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Elk River chemical spill
3:06 pm
Wed April 23, 2014

Hospital Records Examined to Find Health Effects of MCHM

Credit wikimedia

A study of hospital records in the nine counties affected by the Elk River Chemical Spill show that 369 people sought treatment at emergency rooms for certain symptoms, but health officials are reluctant to point to MCHM as the cause of the illnesses.

State Epidemiologist Dr. Loretta Haddy said the most common symptoms where nausea, vomiting, diarrhea, skin rash and itching, headache, sore throat and cough.

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Chemical Spill
12:22 am
Wed April 23, 2014

Public Health Officals Outline Efforts Following Elk River Spill

Credit AP

With little known about the chemical compound MCHM, public health was—and remains—the focus of January’s spill of MCHM by Freedom Industries into the Elk River. Dr. Rahul Gupta of the Kanawha Charleston Health Department and other public health officials gathered Tuesday for an online presentation hosted by the National Association of County and City Health Officials to detail past and on-going efforts.

Gupta began his portion of the webinar to outline the timeline of the spill before moving on to data collected on the event. He said a recent survey shows that, while some residents were using the water to do laundry or for other purposes, many of those affected weren’t drinking the water at the beginning of March.

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CDC benchmark
3:27 pm
Tue April 22, 2014

Gupta Says Exposure Standard Needs Revised

Local health officer believes the CDC needs to adjust its chemical spill safe exposure benchmark.
Credit wikimedia / Wikimedia

When federal officials decided what chemical levels West Virginians could safely consume in water tainted by the January 9 spill at Freedom Industries, their standard assumed people would be exposed for two weeks, not 100-plus days.

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Chemical Leak
8:00 am
Fri April 18, 2014

W.Va. Tourism Budget Doubling After Chemical Leak

Credit Aaron Payne / West Virginia Public Broadcasting

West Virginia is expanding its tourism funding in hopes of offsetting negative publicity from the January chemical spill in the Elk River that spurred a water-use ban for days.

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9:46 pm
Wed April 16, 2014

Are New Regulations Tough Enough to Prevent Another West Virginia Chemical Spill?

West Virginia Public Broadcasting's Ashton Marra and The New Yorker's Evan Osnos spoke with Judy Woodruff of the PBS NewsHour about January's Elk River chemical spill. Both Marra and Osnos field questions about whether or not the spill has changed the paradigm in relation to the politics of industry in the state and whether or not recently passed legislation will prevent a similar event in the future.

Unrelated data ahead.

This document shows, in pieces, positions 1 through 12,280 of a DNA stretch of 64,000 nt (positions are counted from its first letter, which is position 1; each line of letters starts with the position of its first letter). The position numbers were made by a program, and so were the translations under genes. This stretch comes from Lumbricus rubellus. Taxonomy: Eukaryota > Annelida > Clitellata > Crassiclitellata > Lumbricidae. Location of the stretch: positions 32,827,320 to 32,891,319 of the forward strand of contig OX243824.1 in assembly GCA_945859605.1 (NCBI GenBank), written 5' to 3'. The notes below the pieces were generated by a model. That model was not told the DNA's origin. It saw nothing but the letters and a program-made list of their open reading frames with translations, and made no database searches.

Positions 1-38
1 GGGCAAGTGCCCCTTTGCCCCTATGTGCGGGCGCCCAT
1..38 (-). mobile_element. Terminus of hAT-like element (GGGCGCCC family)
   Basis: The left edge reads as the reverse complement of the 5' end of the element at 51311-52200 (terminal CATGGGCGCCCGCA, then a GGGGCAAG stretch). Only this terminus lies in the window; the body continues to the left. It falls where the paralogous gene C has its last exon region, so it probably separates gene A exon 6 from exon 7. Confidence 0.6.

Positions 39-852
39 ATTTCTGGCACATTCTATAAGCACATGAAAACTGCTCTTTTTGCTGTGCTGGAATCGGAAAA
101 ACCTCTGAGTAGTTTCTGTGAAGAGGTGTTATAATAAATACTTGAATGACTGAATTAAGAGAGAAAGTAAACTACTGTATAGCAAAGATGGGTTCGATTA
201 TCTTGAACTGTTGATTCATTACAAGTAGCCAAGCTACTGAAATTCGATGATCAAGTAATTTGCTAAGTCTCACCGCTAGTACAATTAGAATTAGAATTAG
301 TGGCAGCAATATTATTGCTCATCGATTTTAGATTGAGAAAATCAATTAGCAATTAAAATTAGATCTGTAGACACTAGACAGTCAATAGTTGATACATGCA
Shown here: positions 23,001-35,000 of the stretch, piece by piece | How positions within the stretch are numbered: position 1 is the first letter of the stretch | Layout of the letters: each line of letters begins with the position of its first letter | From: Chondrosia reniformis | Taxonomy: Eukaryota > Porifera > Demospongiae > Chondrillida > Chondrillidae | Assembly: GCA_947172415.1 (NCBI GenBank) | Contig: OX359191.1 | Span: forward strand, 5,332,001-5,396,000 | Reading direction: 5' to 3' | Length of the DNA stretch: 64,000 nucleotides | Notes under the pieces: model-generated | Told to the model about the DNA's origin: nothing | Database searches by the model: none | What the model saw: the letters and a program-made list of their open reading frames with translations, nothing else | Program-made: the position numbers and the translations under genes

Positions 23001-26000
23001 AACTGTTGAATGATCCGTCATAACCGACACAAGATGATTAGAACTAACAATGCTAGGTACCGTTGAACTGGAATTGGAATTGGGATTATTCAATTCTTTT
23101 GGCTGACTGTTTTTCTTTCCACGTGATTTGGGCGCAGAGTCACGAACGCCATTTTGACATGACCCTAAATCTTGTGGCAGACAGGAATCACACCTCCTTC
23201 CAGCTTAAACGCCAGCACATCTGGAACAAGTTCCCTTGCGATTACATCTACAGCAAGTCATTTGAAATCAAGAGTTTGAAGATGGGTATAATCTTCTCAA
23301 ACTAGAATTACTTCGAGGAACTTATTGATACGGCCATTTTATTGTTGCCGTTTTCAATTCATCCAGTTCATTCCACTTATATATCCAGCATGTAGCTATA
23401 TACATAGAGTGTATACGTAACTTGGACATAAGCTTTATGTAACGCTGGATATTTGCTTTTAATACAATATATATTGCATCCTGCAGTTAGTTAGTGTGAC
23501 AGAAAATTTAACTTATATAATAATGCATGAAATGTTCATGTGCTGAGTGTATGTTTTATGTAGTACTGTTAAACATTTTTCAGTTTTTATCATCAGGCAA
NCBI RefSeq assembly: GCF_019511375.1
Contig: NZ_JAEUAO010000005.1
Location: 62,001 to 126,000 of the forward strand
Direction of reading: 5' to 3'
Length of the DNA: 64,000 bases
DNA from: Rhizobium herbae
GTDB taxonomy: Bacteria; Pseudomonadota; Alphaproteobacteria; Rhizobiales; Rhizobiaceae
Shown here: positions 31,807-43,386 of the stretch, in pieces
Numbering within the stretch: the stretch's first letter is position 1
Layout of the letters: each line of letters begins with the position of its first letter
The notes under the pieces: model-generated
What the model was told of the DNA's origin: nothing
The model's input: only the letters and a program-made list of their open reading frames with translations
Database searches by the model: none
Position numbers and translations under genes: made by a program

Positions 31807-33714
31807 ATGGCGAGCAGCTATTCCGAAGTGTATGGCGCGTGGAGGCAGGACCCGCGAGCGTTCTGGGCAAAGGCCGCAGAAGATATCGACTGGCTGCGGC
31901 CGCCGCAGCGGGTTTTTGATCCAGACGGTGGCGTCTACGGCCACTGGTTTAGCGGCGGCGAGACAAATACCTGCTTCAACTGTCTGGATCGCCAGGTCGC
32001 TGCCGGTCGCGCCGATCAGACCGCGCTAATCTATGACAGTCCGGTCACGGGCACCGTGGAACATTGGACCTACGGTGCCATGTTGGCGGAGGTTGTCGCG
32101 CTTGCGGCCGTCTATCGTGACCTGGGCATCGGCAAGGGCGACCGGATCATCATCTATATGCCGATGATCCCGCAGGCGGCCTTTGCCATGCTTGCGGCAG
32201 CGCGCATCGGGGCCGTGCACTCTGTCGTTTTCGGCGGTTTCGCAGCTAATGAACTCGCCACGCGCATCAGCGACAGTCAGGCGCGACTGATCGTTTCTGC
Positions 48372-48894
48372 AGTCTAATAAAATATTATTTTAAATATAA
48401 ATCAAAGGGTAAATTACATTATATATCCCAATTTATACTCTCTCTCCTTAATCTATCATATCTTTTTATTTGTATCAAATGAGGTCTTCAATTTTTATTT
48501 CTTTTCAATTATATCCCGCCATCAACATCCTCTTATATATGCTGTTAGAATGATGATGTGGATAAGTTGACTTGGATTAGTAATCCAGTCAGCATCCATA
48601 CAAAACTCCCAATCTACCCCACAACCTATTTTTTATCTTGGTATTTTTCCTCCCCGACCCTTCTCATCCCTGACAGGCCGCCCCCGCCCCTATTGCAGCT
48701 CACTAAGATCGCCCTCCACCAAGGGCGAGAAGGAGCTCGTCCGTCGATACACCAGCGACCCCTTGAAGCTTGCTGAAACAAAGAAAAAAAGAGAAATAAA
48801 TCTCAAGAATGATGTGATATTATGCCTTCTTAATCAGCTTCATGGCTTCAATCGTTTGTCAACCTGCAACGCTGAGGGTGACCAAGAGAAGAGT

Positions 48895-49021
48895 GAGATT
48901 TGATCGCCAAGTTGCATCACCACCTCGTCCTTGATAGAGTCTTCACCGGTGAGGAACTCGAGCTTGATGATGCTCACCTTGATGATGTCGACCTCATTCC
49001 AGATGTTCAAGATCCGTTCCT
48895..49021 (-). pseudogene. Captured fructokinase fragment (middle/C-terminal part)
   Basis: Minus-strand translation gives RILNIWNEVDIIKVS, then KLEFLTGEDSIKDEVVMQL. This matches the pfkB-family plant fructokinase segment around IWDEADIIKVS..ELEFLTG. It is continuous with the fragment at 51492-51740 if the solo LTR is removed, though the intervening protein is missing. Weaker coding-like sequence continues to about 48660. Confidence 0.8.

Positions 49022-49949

• Source: Pbs
  • | Via: PBS NewsHour
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Chemical Leak
1:43 pm
Wed April 16, 2014

W.Va. Official: $2 Million in Chemical Spill Costs Reimbursable

A West Virginia homeland security official thinks responders for a Jan. 9 chemical spill into the water supply could receive $2 million in federal help.
 
Homeland security official Greg Myers says the estimate covers state and local agencies, and select nonprofits, like volunteer fire departments. He says the total could grow.
 

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Chemical Leak
4:35 pm
Mon April 14, 2014

WVAM Says MCHM Not Detected After Carbon Filters Changed

Credit Foo Conner / Flickr

West Virginia American Water said new tests show no signs of MCHM from water filtered through two newly replaced carbon filters.

The company began changing out the 16 activated carbon filters in the Charleston plant on April 1.

In a release this Monday, WVAM said 16 water samples taken throughout the filtration process at that location returned non-detect levels of MCHM.

The results came from Eurofins Lancaster Laboratories, Inc. in Lancaster, Pa., which WVAM said is testing the water at the 0.38 parts per billion level.

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Chemical Spill
4:14 pm
Mon April 14, 2014

Freedom Industries Submits Site Remediation Plan

This photo from the Chemical Safety Board shows the holes in the Freedom Industries tank that allowed the January 9 spill into the Elk River.
Credit @chemsafetyboard / Twitter

Freedom Industries has submitted its remediation plan to the state Department of Environmental Protection to address environmental conditions at the company’s Charleston storage tank facility. The facility was the site of the Jan. 9 chemical spill of MCHM and PPH into the Elk River. 

The site remediation plan was developed by Civil & Environmental Consultants, a Pennsylvania-based firm also responsible for Freedom's tank decommissioning plan submitted to the DEP in March. It includes a summary of water quality sampling and remedial measures Freedom Industries has already implemented at the spill site.

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Chemical Leak
7:28 pm
Fri April 11, 2014

Wastewater from Freedom Spill Sent to Ohio, North Carolina

Credit AP

Wastewater containing a chemical that spilled into the water supply for 300,000 West Virginians is heading to Ohio and North Carolina.
 
State Department of Environmental Protection spokeswoman Kelley Gillenwater says Freedom Industries started sending wastewater to an Ohio underground injection control well site this week.
 
The material was vacuumed out of Freedom's tanks and the Elk River. Freedom was storing it at its Nitro facility.
 

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Federal Assistance
10:21 am
Fri April 11, 2014

FEMA OKs W.Va. Chemical Spill Request, Denies Another

Federal officials have approved a funding request by Gov. Earl Ray Tomblin related to the January chemical spill in Charleston.
 
But Federal Emergency Management Agency administrator Craig Fugate refused to consider the event a "major disaster."